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Driving care efficiencies with patient generated health data

With the disruption to routine GP and health service visits, delayed surgeries and non-urgent care, health services are desperately fighting to catch up. In England alone, the number of people waiting for treatment is the highest since records began, and as is the case with all health services, limited resources and bandwidth means it could take years to get back on track. All things remaining equal means that rapid investment and expansion of services is unlikely and so the question remains “how do we do more with what we have?”

Technology has a crucial role to play here. Medical grade technology has gradually been entering the home space; the GP’s tools are coming to us. Now, certified kits such as home blood pressure monitoring kits and ECGs, oxygen saturation (SPO2) readers, or blood glucose readers are able to be prescribed and taken home, or even purchased outright. This in turn, has empowered the patient. They are more in control of their own health, more educated, more reassured. This has many names; remote patient monitoring (RPM), patient-generated health data (PGHD), and even more consumerised terms such as wellness tracking.

This means we have more. More data, more access, more insight. And so we’re presented with an opportunity to leverage data in new ways for healthcare, ways that will be familiar to tech companies and the private sector but still nascent here. I’m talking about data analysis and automation. When applied to common, chronic condition management where care requires routine logging and analysis of data and correlation to treatment planning, I believe there are significant efficiencies to be made by enhancing these delivery workflows.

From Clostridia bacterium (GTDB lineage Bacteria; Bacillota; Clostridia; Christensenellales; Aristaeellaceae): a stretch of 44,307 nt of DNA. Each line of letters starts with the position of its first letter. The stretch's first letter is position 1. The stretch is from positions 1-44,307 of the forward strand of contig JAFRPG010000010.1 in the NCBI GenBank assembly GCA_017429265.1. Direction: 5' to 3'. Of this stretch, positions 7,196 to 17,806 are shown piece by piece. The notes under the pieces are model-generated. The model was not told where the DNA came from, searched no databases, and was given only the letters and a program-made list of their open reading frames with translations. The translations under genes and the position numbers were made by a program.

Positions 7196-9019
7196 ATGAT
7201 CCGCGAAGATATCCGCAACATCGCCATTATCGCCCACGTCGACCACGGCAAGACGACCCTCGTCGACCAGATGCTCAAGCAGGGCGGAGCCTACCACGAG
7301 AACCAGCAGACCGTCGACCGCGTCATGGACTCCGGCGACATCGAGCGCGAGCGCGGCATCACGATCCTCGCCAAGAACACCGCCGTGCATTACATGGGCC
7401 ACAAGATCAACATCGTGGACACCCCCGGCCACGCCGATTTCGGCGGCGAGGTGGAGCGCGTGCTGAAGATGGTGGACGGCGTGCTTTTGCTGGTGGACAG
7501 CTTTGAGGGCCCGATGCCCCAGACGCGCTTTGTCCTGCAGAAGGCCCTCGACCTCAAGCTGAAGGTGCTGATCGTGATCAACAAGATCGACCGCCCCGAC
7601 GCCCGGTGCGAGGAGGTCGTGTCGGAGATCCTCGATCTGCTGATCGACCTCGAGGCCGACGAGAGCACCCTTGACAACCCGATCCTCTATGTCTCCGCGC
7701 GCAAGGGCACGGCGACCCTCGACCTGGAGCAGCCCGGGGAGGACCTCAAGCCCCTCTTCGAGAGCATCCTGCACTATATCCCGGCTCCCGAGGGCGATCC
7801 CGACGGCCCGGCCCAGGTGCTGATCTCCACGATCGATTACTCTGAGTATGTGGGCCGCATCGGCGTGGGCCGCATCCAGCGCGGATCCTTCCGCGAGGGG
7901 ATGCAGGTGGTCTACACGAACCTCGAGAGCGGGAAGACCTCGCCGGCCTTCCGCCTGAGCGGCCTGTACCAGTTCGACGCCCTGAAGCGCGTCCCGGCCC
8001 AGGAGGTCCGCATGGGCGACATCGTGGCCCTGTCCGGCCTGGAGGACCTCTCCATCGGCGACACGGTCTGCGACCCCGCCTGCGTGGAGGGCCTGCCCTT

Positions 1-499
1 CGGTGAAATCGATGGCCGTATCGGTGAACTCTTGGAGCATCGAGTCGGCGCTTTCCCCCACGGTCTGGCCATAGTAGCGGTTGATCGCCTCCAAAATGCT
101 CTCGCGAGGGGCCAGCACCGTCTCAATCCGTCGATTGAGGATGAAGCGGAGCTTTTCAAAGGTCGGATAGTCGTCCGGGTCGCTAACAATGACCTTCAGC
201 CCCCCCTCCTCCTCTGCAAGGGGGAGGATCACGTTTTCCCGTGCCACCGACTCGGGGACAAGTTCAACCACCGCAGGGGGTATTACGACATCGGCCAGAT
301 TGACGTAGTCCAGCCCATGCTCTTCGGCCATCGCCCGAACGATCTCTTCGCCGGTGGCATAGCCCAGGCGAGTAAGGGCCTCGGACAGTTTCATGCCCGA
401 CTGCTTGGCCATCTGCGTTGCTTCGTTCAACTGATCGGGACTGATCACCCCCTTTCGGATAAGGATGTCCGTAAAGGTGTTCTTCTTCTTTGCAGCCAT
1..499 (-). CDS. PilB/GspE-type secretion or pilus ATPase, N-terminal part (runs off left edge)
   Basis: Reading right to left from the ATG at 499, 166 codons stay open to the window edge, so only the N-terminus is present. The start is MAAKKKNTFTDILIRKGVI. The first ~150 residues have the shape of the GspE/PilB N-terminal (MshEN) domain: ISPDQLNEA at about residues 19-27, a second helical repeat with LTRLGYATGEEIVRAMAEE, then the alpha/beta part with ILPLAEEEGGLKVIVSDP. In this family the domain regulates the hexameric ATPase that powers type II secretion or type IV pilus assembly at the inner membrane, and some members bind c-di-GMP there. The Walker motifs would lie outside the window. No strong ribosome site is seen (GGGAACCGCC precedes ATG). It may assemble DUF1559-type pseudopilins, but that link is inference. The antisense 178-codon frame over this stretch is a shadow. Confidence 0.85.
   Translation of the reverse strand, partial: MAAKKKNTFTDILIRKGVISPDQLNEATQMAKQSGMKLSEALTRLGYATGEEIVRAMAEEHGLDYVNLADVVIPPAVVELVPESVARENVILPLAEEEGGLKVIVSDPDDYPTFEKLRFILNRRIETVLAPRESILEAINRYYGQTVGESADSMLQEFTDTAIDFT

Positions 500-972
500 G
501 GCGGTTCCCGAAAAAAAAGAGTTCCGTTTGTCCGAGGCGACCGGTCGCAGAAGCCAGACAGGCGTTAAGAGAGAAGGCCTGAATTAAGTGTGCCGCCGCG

Enhancing delivery workflows explores how that information from home readers can automatically contribute toward GP’s diagnoses or treatment programmes. With the right infrastructure and tools at both ends, PGHD can automatically inform, shape and even generate complete treatment plans based on existing best practice guidelines. And this isn’t just theory. We ourselves have just launched a remote patient monitoring platform for hypertension that was designed to do just this, called Hypertension Plus. We’ve worked with the NHS to roll it out to over 150 UK practices in the initial phase, and we’re encouraging further clinical commission groups (CCGs), who are the bodies running the programme, to join the initiative. Once rolled out across the UK, it is estimated that Hypertension Plus will do more with what we have: freeing up almost a third of appointments for hypertension (according to estimates by the National Association of Primary Care), allowing GPs to refocus on personalised or emergency care – not time consuming data analysis.

Note that this is all about empowerment to both the patient and the practitioner, not about replacing anything. The treatment programmes are only suggestions that place the data and textbook response at the doctor’s fingertips so that they can make the right call based on their own experience. The by-product of this is faster, enhanced and more accurate care that frees up practitioners to focus on delivery and fine tuning.

So where do we go from here? Ultimately third parties and collaborators need to do a better job of demonstrating the results and the how. Technology’s innovation pipeline is brimming with potential and transferable tools, but without proof of concept and tangible returns health services simply don’t have the funds nor bandwidth to invest in trials.

Health data is a resource that will continue to grow, so let’s use what we have to do more, and prove it can be done.

Author: Andre van Gils, Senior General Manager Global Sales & Marketing, OMRON Healthcare

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FeaturedNewsTECHNOLOGY

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